Feigning a Fine Fettle

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The Appian Way, John Linton Chapman, 1869

The Appian Way – John Linton Chapman, 1869

Begin at the intersection of all ways,

the crux of the world – all partings

are merely the divergence of a cross.

Roads lead on to roads or, not taken,

lead on to roads not withheld anyway,

and one may choose to go, crossing


Rivers and fighting currents, riding

the tides of cycling moon rises, following

lonely streets that crisscross cities full

of walls and negative space, brimming

with people and shadows, overflowing

with treasure and trash, all blowing


About in the winds that whip

around signs that point to corners

and sides, flowing outside and back

inside, drawing circles in the dust,

tracing the telluric girdles of the earth,

lines that run parallel and perpendicular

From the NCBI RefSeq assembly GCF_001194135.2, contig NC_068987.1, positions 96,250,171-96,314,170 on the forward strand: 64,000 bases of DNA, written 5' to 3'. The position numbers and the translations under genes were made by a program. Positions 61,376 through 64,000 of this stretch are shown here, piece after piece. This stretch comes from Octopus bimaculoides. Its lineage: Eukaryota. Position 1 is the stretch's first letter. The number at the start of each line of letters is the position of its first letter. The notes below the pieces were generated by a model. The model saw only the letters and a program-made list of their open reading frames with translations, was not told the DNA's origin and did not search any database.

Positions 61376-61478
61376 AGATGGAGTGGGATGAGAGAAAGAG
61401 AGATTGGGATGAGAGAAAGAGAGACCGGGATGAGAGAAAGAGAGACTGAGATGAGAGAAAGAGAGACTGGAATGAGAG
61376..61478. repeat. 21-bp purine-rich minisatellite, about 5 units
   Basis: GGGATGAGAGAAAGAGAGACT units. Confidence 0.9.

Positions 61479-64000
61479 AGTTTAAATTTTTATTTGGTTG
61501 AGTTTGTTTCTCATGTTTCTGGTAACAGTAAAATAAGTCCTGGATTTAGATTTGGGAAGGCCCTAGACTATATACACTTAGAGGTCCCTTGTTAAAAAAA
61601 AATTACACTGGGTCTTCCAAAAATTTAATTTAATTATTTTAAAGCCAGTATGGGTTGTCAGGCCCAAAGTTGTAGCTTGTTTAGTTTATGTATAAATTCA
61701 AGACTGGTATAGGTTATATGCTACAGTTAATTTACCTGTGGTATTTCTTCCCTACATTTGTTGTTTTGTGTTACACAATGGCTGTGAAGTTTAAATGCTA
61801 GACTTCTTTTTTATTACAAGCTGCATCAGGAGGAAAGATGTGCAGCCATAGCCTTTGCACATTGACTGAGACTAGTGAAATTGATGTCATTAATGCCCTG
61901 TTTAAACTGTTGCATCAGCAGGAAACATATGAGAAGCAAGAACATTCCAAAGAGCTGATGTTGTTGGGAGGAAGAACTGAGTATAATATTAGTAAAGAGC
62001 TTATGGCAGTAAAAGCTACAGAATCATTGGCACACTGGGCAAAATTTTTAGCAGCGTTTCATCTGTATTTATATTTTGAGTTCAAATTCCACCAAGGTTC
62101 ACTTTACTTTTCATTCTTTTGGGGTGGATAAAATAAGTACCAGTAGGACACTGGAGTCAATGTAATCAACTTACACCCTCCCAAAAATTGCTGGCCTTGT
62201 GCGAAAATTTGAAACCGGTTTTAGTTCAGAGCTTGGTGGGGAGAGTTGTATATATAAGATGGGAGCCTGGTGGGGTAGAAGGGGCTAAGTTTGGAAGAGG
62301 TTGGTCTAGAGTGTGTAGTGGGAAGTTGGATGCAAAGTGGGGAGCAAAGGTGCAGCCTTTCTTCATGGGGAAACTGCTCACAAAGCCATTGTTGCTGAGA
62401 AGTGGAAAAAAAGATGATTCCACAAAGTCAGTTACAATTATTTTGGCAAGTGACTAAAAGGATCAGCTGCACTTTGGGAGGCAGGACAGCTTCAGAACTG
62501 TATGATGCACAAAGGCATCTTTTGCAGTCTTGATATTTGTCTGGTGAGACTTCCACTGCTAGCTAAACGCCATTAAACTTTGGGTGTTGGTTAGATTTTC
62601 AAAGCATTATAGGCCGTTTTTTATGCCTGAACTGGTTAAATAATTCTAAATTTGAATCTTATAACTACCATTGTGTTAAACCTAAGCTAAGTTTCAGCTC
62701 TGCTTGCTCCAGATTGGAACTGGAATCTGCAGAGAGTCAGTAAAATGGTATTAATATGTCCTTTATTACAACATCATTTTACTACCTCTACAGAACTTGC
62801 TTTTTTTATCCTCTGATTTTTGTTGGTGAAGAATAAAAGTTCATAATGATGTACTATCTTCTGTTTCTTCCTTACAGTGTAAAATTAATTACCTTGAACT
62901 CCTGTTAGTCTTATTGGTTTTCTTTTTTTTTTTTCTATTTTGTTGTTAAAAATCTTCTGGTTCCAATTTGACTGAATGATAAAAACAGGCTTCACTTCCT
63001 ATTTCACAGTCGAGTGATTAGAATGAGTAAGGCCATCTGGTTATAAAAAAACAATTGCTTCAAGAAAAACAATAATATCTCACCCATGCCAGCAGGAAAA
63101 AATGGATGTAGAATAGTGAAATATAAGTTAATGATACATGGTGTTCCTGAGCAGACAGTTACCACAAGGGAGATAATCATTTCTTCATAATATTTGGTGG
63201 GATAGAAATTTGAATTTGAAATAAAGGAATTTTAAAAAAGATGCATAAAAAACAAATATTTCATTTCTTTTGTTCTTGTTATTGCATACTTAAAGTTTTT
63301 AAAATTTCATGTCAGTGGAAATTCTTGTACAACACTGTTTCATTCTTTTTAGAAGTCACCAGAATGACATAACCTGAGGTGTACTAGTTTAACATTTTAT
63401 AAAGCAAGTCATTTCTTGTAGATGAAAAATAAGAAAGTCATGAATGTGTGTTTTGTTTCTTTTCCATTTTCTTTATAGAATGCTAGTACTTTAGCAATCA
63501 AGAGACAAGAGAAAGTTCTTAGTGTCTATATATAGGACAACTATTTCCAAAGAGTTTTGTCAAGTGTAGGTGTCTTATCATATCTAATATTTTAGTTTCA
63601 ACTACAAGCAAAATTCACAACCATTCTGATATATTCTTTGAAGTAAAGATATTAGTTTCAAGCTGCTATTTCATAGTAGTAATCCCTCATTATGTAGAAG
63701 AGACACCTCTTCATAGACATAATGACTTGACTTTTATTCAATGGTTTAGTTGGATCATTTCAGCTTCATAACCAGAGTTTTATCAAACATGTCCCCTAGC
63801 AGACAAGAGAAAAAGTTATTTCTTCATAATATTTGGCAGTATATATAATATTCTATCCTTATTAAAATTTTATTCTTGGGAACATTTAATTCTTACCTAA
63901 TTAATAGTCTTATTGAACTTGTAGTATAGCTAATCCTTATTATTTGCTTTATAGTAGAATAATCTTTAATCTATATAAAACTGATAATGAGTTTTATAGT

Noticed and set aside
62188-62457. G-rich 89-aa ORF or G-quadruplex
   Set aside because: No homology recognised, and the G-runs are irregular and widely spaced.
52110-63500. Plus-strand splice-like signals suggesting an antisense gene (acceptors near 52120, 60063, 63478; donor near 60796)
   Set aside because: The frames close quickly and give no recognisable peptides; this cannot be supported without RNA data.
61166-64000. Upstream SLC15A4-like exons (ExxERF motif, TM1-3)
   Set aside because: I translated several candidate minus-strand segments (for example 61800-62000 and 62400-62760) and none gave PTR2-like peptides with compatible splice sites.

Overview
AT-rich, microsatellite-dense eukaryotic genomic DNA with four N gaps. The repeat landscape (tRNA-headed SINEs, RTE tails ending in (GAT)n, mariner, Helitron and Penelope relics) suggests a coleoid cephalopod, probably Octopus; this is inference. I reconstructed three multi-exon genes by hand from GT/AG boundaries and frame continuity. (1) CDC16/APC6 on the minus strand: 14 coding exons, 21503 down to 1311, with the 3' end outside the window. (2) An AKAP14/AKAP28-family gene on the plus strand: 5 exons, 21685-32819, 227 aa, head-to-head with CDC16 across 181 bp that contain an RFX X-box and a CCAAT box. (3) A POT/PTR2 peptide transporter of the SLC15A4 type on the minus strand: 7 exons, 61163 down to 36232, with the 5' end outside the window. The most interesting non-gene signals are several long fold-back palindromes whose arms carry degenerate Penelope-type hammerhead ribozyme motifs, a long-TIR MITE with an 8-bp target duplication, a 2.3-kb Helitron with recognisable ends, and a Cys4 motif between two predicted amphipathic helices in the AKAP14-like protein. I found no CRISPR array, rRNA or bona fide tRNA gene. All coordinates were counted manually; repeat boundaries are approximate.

To something other than one another,

not near and not far, to form a web

of untethered pattern and chaotic spread,

as if viewing the world without sound

through cracked glass, sharded into

billions of tiny fragments, or memory


Rolling beneath the surface of frozen lakes,

trapped and bewildered on a single breath of air,

the panic of sudden agency swept unaware

by running currents, like those coursing through

purple veins of the body and entering into

white arteries at the crux of the pumping heart –


The Urbs Aeterna of the flesh.

All ways – low, high, and middle –

taken or not, eventually leading

themselves back again,

eventually flowing to congestion

and to standstill, standing before

a sign that pointed them to begin,

and a sign that tells them that their road

is ending where it began.


Give it to me straight.

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